Be sure to clean this lens real well because this is what will insure that your pictures turn out clear and without any fogging. 50 year old cameras are notorious for acquiring a coating of dust, dirt and smoke buildup and this is what gives your pictures a ghostly haze to them. Once the lens is free from any dirt, as well as the square glass piece from the front of the camera, you will have a totally clear view for your camera to expose whatever type of film you prefer.
While you have your camera apart, you might as well oil a few of places that might be causing the shutter to either hang up entirely or drag and work slower than it should. This will cause it to have a slower shutter speed, which leads to blurred images. I have indicated the 7 points that should get lubricated. Keep in mind that only 6 should get actual oil while the center circle assembly should get graphite. It is the metal piece about the size of a quarter indicated by the arrow on the left/middle area pointing to the right.
Be sure to use regular oil and not a lubricant such as penetrating oil or WD-40. Those types of lubricants will dissolve whatever original oil remains and then evaporate, leaving no lubrication at all. Also be sure not to use too much oil on each point, perhaps put it on using a toothpick or similar pointed object. After all the points have been oiled, dab away all the excess oil with a paper towel. That way there will be no chance of it dripping anywhere it shouldn't.
This shows the proper placement position for putting your cleaned lens back in the camera. One side has flat edges and this goes forward. You might be able to recognize this side from the wavy washer imprints it might still possess. The side with a bevelled edge is the side that points back toward the film.
Some people have reported interesting results by reversing the lens. If you want your Brownie Hawkeye to perform in the normal manner, put it back like it came apart. But, if you have a spare Brownie Hawkeye, you might want to experiment with it and reverse the lens direction for some cool effects. Pictures that I've seen taken with the lens reversed produce an image where there is a "sweet spot" of good focus in the middle of the photograph with lots of blurriness around the edges. For certain subjects, it's a very interesting effect.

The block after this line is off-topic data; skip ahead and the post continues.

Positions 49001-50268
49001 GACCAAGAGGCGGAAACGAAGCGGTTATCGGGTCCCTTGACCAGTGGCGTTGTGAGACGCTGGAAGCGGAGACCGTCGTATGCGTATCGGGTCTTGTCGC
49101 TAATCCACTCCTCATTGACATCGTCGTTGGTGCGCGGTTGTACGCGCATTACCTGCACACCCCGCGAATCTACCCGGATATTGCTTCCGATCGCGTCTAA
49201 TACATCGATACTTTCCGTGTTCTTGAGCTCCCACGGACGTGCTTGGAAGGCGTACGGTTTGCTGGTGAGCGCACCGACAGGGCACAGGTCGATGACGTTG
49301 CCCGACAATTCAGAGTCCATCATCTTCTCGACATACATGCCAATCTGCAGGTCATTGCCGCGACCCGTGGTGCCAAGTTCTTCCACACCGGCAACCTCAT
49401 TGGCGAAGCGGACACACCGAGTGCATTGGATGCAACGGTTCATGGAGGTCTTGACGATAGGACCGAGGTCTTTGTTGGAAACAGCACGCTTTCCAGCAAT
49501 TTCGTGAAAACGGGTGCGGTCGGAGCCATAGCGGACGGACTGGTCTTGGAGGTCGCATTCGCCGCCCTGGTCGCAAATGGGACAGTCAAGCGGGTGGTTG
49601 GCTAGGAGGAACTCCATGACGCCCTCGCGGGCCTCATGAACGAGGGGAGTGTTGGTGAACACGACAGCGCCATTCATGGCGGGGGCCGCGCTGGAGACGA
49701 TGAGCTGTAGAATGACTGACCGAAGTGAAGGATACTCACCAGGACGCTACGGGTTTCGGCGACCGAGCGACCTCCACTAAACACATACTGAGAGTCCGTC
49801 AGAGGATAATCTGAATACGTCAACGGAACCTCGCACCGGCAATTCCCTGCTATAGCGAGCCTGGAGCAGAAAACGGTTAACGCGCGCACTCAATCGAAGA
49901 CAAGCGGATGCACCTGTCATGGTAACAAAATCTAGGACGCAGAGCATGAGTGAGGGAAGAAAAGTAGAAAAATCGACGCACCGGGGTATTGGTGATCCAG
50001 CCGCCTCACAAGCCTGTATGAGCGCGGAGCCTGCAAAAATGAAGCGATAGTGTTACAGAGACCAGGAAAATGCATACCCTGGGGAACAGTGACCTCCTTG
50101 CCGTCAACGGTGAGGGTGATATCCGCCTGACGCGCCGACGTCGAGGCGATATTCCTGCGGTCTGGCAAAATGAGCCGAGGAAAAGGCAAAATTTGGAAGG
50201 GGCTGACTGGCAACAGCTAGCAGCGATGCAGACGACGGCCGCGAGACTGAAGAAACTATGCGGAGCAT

After every part has been thoroughly cleaned and is ready to reassemble, one last little tip for the front of the camera. I always forget to add in the little square piece of glass, so don't forget to do that yourself. When replacing the glass square, make sure you don't smudge it or the viewfinder lenses as you put them back in. Also make sure the mirror is clean and unsmudged, with the reflective side up. When placing the front viewfinder lens and square piece of glass, this picture shows the little grooves they fit in. This ensures that they always go exactly where they need to go. To get everything to stay in place while I'm reassembling it, I prop the back of it against something so that it's at about a 45 degree angle.
Once everything is clean, fitted back into place and screwed back together, you should have a camera that performs as good as the day it was made. And you can be proud to carry it around with you for all your photographic needs. I've found that my Kodak Brownie Hawkeye Flash cameras can produce some excellent pictures. Below is a picture I took in 2009 with a Kodak Brownie Hawkeye Flash camera made in 1957 and I acquired in 1977. You can see that they can still make some really nice images: